The Martian Ambassador – Alan K. Baker

I think this is only the second steampunk novel I’ve ever actually read. But steampunk is very much one of those genres that you don’t need to have read to have a good idea of what to expect. And, well, this was indeed what I was expecting. But not entirely. There were odds and ends that made me go “huh!”, when I reached them.

The general premise is Let’s Solve Crime in Victorian England. It’s a good, solid premise. Many have done it before, but there’s a lot of potential in the “crime solving” bit to prevent too much same-old same-old. Our hero is a dashing and experienced agent from Her Majesty’s Bureau of Clandestine Affairs (I do like the name) and he is assisted by a determined young lady from the… I can’t actually remember the precise name, which was less exciting, but the paranormal-y bureau. Adventures are had, mysteries solved, and plots against the safety of the Empire and the World are thwarted. Derring-do may even occur.

Add to this, lots of technology powered, in fact, by steam. And Martians (the title rather gives that away) who are technologically superior, but seem also keen on steam and rather mechanical contraptions, as opposed to fancy swanky electronic gizmos. Again, unsurprising, given the setting. They have sort of allied themselves with the British Empire, and bring technology and medical advances in trade.

But wait! Their ambassador to earth has died in mysterious circumstances! Could this be the end of friendly relations between Mars and Earth…?! Can our heroes solve the crime before the slightly artificial deadline, and prevent a calamity that could destabilise the balance of power throughout the solar system…?! Can they foil this fiendish plot in time!?

I want to read a lot of this in a more dramatic voice than I am able to muster. It is a Very Silly Book.

That being said, I quite like a silly book. I wrote about the benefits of good trash when I posted about The Red Queen, and that’s still true now. This is never going to win prizes for stunning literary excellence, but that’s not what it’s doing and, like The Red Queen, it knows it. So it revels in its silliness. It accepts it, and turns it up to eleven… especially in the details. And that’s kind of where this book excels. All the details, the tone, the dialogue, everything fits absolutely marvellously in the over-the-top ridiculousness of what it’s aiming for. Baker hasn’t put a word wrong. The characters are the precisely perfect balance between caricature and actually worthwhile reading – Blackwood is a loyal and determined servant of Victoria and the Empire, but without straying his dialogue into saying anything cringey; Lady Sophia is not your average stereotyped Victorian lady, she goes adventuring and solves crime, but neither is she so obviously a modern woman in a corset that sometimes these things end up as. I could go on. The New Scotland Temple police (run by actual Templars). The Bureau of Clandestine Affairs (headed by “Grandfather” with his steam-powered legs). Spring-heeled Jack the fiendish criminal tormenting London and sensationalised in the press. The Greater Exhibition (like the first one, only MORE)… Baker has thrown himself into the genre and got every single little thing precisely right.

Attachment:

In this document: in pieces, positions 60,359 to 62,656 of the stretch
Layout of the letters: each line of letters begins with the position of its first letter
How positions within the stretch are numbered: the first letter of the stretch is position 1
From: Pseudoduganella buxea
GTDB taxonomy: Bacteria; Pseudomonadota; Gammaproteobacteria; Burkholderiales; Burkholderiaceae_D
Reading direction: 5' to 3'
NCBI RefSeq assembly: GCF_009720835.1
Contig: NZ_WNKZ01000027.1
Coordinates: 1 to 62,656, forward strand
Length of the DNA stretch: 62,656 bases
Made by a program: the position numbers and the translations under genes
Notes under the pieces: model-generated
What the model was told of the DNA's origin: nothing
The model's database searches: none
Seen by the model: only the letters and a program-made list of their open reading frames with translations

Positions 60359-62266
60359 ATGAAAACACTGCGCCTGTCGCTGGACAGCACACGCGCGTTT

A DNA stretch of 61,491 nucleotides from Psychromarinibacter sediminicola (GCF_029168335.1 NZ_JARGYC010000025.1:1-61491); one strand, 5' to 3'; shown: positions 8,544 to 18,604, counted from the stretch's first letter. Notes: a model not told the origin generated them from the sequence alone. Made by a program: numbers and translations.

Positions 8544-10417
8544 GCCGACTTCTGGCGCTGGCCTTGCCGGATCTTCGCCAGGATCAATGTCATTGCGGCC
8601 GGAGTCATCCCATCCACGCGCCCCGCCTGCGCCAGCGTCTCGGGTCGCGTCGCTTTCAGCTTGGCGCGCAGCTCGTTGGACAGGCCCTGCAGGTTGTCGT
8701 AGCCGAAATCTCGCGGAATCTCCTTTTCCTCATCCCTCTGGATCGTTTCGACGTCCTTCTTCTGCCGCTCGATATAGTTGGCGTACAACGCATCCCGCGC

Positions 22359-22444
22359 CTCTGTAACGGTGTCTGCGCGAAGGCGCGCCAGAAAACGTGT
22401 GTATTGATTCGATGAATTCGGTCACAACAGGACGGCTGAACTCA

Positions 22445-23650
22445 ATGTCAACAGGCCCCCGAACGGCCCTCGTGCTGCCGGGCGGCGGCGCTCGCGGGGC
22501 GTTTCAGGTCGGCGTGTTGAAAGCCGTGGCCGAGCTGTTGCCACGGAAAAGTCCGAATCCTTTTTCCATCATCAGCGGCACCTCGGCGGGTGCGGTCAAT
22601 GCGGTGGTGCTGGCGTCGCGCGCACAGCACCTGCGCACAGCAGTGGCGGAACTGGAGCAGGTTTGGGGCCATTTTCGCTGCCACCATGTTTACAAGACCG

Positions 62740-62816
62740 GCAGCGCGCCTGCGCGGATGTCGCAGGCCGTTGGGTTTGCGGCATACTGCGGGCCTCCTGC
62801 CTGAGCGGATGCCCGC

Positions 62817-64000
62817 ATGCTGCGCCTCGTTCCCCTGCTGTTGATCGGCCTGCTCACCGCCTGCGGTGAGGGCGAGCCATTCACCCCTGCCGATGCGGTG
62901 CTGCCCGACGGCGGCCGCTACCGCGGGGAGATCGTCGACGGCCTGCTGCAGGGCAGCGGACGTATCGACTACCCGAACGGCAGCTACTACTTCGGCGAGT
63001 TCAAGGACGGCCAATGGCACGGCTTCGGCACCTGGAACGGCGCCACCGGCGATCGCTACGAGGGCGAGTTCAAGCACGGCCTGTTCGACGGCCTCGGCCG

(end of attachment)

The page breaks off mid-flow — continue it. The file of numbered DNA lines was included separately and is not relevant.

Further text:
The plot too is pretty perfect. The pacing is excellent, it’s a good crime story, with the reveals coming at all the right moments, and the villain being suitably nefarious (slightly caricatured, but not too much) and the danger suitably all-encompassing, while still being realistic to the setting. Things do come to a hurried conclusion at the end, but a reasonable hurried conclusion. It’s not a case of 100 pages of plot smushed into 20, more that everything has drawn together and been neatly closed off. There’s very much a vibe of… not Sherlock Holmes (whatever the book cover says) but how Holmes gets interpreted on the big screen, generally. Holmes with more… I don’t know… drama and excitement and energy. I say this as someone who loves actual Sherlock Holmes, by the by. But the originals are quite slow-paced and dry, compared to the explosiony sort of style you get in the more recent film versions, for example. This has some of the feel of the originals, but less heavily biased towards interesting plot and more towards things happening dramatically. Which makes it really excellent light, untaxing reading.

With that all being said, I’m not certain I actually enjoy steampunk, as a genre. I can see that this book is an excellent example of steampunk. It’s really good fun, and some of the little surprises (vague Cthulhu references, for a start) are sweet, or clever or just funny… but I don’t know. As a whole thing, I think it’s too pleased with itself. I think I’d rather read a detective story set in actual Victorian London than in Victorian London but with lasers. I liked reading this, and I might buy the sequels if I see them in a shop and go “hey, why not”, but it’s not selling me desperately to be super keen. I guess we’re back to “it’s a Very Silly Book” and “light but fun”. I enjoyed reading it. I really really did. But not really because I liked what it was doing. But it pulled me along effortlessly, and sucked me in… and that’s definitely worth something.


About readerofelse

A student of a redundant, useless and thoroughly interesting subject and reader of many books, particularly fantasy, science fiction and plenty else besides.
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